HOMESTEADING AND PHYSICAL DISABILITIES

Daisy

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I pour boiling water over a few of the weeds that I cant pull out along the driveway. I'd love to try a steam machine on them one day, even if they needed a few days worth of whacking with it.

I have that sort of runner grass too but not out of control. There is a heap of African types that are tough to remove with thousands of seeds on. They are worse than the others for me but only come up in clumps.
 

Mini Horses

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Vinegar helps but, needs to be strong. If you can find commercial or powdered that you can leave strong. Helps with many weeds.. Grasses are so much harder and mostly due to the roof structure, their roving ways! I've used my torch and left a lot of black spots in the fall but it did "help" so long as I got to them while they were still growing. Some you have the seed problems.

I'm like @baymule...wish the veggies were so determined!

In my pastures, keeping goats there on a regular basis has gotten rid of many species. Some the don't eat well, they need more work from we humans. It is a constant battle -- if you don't use chems!
 

tortoise

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In my pastures, keeping goats there on a regular basis has gotten rid of many species. Some the don't eat well, they need more work from we humans. It is a constant battle -- if you don't use chems!

It's getting to a point that we might Round-up that whole pasture. 😩 DH just finished a fence project so it would be feasible to keep sheep off the small thistle pasture for a couple years. Inconvenient, but feasible.

I would be digging thistles out now, but the rams are in that pasture. Can't wait to be rid of my dangerous ram. I think this year. Gotta wait to make sure we got ewe lambs out of the 3 ewes bred to him.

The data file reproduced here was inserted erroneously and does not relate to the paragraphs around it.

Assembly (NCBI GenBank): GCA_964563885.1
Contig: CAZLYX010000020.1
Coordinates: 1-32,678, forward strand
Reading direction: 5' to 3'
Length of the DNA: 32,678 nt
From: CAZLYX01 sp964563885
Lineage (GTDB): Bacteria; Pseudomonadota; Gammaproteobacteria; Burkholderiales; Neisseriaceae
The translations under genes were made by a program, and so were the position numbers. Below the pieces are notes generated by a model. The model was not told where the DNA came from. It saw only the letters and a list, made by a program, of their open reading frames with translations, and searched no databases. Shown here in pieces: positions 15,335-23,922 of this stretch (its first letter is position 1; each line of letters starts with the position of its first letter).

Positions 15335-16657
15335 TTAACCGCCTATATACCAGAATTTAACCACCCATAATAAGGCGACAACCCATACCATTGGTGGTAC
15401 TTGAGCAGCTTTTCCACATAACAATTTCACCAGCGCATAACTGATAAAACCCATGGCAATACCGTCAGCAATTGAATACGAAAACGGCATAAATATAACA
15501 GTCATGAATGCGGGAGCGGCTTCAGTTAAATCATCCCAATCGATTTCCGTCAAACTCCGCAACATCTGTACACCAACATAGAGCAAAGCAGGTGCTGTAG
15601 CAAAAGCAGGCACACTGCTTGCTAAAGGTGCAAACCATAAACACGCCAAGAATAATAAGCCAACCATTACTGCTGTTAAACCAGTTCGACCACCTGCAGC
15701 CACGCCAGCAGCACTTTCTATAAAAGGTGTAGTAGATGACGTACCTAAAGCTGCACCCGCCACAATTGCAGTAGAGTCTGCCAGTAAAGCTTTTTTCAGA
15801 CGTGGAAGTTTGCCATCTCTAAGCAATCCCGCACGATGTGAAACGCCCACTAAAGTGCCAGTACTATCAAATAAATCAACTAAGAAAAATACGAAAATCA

Britesea

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Sow thistle is edible- leaves, flowers and roots (eat while young and less bitter, and cut the spines off). I don't know what type of thistles you have, but I've read that most of them you can at least eat the flowers.
 

flowerbug

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Too bad vegetables aren’t as tough as weeds. Sure would make growing vegetables a no brainer.

you've never met purselane? :) it grows here and Mom considers it a weed and she won't eat any of it, but once in a while i will eat some so i don't try too hard to eradicate all of it. the plant is so different that i like it as a contrast to other plants.

bindweed is not in our yard but morning glories are in a few spots that i'm trying to get it out of after it dropped many thousands of seeds.
 

Britesea

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We love purslane for salads. I especially like that if I get crazy and pull more than we need for that day's salads, it stays fresh and crispy in the fridge for a LOT longer than lettuce does. But, not only is purslane good to eat...

Like most living ground cover, purslane stabilizes soil moisture, conserving water and keeping your garden healthier. Mulch does this as well, but purslane goes a lot further. It has very deep roots that reach nutrients and water that most garden plants can't access. So contrary to what most people believe a weed does, which is compete with your plants, purslane is one of many weeds that actually enriches the top layer of soil for your other garden plants. In addition to this, it breaks up hard soil, allowing other plants to develop a more established root system. (from steemit.com/gardening)
 
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